Fact vs. Myth
Myth: Mental health conditions are uncommon.
Fact: Mental illness is more prevalent than many people think: Approximately one in five Americans experiences it in their lifetime. Even farther, one in twenty-five Americans will experience some form of serious mental illness per year that actively limits activities in their life. It can affect anyone, including all ages, races, income levels and religions. These common conditions are medical, and can cause changes in how people think and feel.
Myth: Mental illness is the result of bad parenting.
Fact: While childhood experiences, such as parenting methods, can have an impact on a person's susceptibility to mental illness, these experiences do not strictly determine whether or not someone will be affected by a mental disorder. Research shows that one in five children between the ages of 13 and 18 have or will have a mental illness. In fact, according to the NAMI, 50% of all lifetime cases begin by age 14. Mental health conditions are not simply a side effect of parenting, but a combination of influences.
Myth: People are “faking it” or doing it for attention.
Fact: This idea is part of the very stigma that Thing With Feathers works to eliminate. A person would not choose to have a mental disorder, just as someone would not choose to have a broken leg or sprained wrist. The symptoms of mental illness may be harder to discern for an untrained eye, but this does not mean that the condition is any less real or severe.
Myth: Mental illness is caused by personal weakness.
Fact: Just like any major illness, mental illness is not the fault of the person who has a mental health condition. It is caused by environmental and biological factors, not a result of personal weakness. A stressful job or home life makes some people more susceptible, as do traumatic life events like being the victim of a crime. Biochemical processes and circuits, as well as basic brain structure, may play a role too.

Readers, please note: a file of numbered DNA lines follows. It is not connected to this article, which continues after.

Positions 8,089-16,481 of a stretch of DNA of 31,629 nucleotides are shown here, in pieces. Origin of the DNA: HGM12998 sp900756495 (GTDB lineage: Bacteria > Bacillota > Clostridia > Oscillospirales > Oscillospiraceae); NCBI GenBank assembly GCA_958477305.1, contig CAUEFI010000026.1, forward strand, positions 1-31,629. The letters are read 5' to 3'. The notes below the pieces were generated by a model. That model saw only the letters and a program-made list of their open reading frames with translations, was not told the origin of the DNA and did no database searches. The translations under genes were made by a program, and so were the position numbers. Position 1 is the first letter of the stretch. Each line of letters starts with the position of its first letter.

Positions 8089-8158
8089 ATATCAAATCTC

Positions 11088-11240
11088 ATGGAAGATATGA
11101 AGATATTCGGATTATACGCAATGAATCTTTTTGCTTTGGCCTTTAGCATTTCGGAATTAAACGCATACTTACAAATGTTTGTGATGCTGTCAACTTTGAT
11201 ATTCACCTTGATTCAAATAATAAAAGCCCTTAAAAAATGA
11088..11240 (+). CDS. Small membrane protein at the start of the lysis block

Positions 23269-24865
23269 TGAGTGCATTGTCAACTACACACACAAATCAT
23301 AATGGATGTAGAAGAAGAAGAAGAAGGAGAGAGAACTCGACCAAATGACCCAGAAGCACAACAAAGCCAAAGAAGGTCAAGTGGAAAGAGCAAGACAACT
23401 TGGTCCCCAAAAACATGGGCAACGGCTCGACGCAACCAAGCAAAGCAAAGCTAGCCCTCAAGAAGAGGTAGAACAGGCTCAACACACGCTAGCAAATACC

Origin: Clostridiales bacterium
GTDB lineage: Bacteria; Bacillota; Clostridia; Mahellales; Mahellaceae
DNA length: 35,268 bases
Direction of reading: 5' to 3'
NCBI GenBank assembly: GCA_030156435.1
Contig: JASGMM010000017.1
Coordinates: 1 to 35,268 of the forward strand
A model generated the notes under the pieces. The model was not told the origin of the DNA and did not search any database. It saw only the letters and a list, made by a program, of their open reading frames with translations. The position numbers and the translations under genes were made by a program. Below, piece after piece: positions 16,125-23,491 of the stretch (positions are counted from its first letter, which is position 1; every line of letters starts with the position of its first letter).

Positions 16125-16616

Myth: Different races are more prone to mental illness.
Fact: All races and ethnicities are affected by mental illness at similar rates. There is no single group of people more likely than others to have a mental health condition. However, some people have cultural influences that may affect how they interpret symptoms of a mental health condition that could prevent them from getting help.
Myth: You’re just sad, not depressed.
Fact: Depression is not something a person can will away. People often have the misconception that a person can just “cheer up” or “shake it off.” It is not just “the blues,” but a serious medical condition that affects the biological functioning of our bodies. However, there are treatments like cognitive therapy or medication that can help address the symptoms of depression.
Myth: You don’t need therapy. Just take a pill.
Fact: Everyone has different treatment needs. There is no one, right way to recovery. While medication may be helpful for many people, Thing With Feathers hold a belief that medication should not be a first choice for helping people with these conditions and instead advocate for the idea that rehabilitation methods and attempting to manage without medication should come before the decision to go on medication of any kind.
Myth: People with mental illness can’t handle work or school.
Fact: While certain mental illnesses may cause stressful situations to become more difficult for those who live with them, work and school situations can be stressful and difficult for anyone. Though it does make these situations harder, the vast majority of people living with mental illnesses are able to manage school, work, and other aspects of everyday life.